Now what? We were in green-and-white chequered overtime conditions which meant that the race would run at least two laps longer, and fuel had already been marginal for cars to make it home in the first place. Everyone pulled out every trick in the book to preserve every last drop of fuel under the caution, with Earnhardt Jr. cutting the engine altogether as everyone crawled along the inner apron of the track, taking turns pushing team mates to try and eke out the gas.
For some of the drivers, no trick would do it: Greg Biffle and David Ragan finally had to pit, while Kasey Kahne ended up running dry when the time came for the restart. which saw Brad Keselowski get caught out and end up rear-ending the #4 when the green came out. While Jeff Burton got caught out by the aftermath and spun into the infield, David Ragan and Joey Logano impressively threaded through the mayhem and made up a bunch of positions before anyone noticed what was going on.
At the white flag in overtime on lap 401, it was Dale Earnhardt Jr. who had emerged in the lead after an impressive getaway at the restart ahead of the trouble sparked by Kahne running dry. Junior Nation erupted: all he had to do was make it another 1.5 miles and the win was his, an end to a 104-race drought without a trip to victory lane. Surely he would make it? After having seen the leader at the white flag throw it away at the Indianapolis 500, surely we weren't going to get an action replay happen in the final lap of the Coca-Cola 600 as well?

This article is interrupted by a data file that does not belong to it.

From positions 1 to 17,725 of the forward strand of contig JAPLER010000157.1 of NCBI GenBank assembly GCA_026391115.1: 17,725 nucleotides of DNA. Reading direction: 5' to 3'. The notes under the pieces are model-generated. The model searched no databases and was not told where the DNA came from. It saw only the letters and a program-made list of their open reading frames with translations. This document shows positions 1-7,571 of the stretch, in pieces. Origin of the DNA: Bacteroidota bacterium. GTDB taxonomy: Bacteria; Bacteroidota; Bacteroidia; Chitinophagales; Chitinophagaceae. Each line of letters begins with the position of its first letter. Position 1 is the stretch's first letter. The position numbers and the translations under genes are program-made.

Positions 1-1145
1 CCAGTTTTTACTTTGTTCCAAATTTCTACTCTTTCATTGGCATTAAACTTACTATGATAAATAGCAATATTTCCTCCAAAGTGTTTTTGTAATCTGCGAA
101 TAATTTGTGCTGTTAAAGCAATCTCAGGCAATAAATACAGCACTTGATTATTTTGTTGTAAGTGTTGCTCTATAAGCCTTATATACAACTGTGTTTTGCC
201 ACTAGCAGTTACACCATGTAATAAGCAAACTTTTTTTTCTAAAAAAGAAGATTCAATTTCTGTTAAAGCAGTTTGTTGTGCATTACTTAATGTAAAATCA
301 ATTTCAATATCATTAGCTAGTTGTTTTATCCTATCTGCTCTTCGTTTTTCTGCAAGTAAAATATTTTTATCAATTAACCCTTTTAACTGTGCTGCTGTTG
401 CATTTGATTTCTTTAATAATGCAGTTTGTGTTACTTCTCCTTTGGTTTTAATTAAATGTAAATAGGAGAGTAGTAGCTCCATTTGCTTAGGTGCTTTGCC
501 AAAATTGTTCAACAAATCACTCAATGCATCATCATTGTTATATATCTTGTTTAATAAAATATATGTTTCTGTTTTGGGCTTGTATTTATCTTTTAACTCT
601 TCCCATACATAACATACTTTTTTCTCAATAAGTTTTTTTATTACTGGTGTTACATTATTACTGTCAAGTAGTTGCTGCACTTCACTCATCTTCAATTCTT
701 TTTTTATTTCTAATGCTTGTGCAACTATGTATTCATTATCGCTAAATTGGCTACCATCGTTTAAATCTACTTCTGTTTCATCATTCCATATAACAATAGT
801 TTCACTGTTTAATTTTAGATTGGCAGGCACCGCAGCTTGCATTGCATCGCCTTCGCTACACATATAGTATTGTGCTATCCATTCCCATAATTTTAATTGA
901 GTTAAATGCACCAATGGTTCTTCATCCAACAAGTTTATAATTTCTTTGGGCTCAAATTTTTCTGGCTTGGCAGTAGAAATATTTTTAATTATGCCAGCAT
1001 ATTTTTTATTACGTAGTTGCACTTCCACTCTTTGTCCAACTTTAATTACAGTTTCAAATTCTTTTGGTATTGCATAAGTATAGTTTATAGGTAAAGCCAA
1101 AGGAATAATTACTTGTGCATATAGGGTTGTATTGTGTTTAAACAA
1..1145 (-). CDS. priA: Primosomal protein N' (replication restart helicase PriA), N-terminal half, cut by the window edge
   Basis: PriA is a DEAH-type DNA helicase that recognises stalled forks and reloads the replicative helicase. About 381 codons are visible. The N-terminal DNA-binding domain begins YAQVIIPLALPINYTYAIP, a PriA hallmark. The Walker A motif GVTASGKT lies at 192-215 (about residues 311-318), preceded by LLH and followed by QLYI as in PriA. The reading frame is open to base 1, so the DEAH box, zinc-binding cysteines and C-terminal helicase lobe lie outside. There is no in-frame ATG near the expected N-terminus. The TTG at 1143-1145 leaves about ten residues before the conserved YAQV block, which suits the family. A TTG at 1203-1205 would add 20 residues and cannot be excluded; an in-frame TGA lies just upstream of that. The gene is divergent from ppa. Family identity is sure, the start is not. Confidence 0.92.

That's exactly what we saw. With some 500 feet to go, the engine of Earnhardt's #88 coughed, spluttered - and died. Somewhat like JR Hildebrand in the Indy 500 the car would eventually make its way over the finish line, but he would be in seventh place by then.
He had been passed by David Ragan, Joey Logano, Kurt Busch, AJ Allmendinger and Marcos Ambrose by then, but all of these drivers were themselves giving chase to the #29 of Kevin Harvick, a driver who had barely registered all evening and who had led only a single lap during a pit stop sequence. But again, as Indy had taught us just a few hours earlier, you only have to lead one lap of the entire race to win - it just has to be the right lap. When it comes to picking that "right lap", there's none better than the man who has shown time and again that he's deserved the nickname of "The Closer" in NASCAR.
And how did Harvick feel about his race win? Frankly he just seemed relieved for it to be over and behind him, and he couldn't wait to be out of Charlotte Motor Speedway.
"Nothing against this race track, I just don't like racing here. It just doesn't fit what I do ... I griped and griped and griped all freaking day long about how terrible it was. I just have a bad attitude here," he said, winning no friends among the locals. "Even though we won, I'm still miserable ... In about 30 minutes, I'll be happy - when we drive out of that tunnel and leave the month of May behind."
Junior was more philosophical. "I'm disappointed we didn't win. I know all our fans were disappointed to come so close," he said, having known all along that the fuel gambit was a big stretch. "We were a top-five car [but] we weren't supposed to win," Earnhardt admitted. "We played our hand, and those other guys came in. I tried to save a ton of gas, but I know I didn't save enough. I tried to save as much as I could."
"It's amazing that we can race 600 miles and it comes down to a green-white chequered finish and fuel mileage," said Kurt Busch, who recorded his best finish so far in a rather lacklustre 2011 season in fourth place. "It worked out, and we made the right calculations to make it to the end of the race," he said, before admitting: "We got lucky ... People were spinning their tires and struggling to get fuel to their carburetor.
"That's the excitement that this sport brings," he said, before gratefully shuffling away to loosen up after spending nearly five hours cramped up in a stock car emphatically not built for comfort.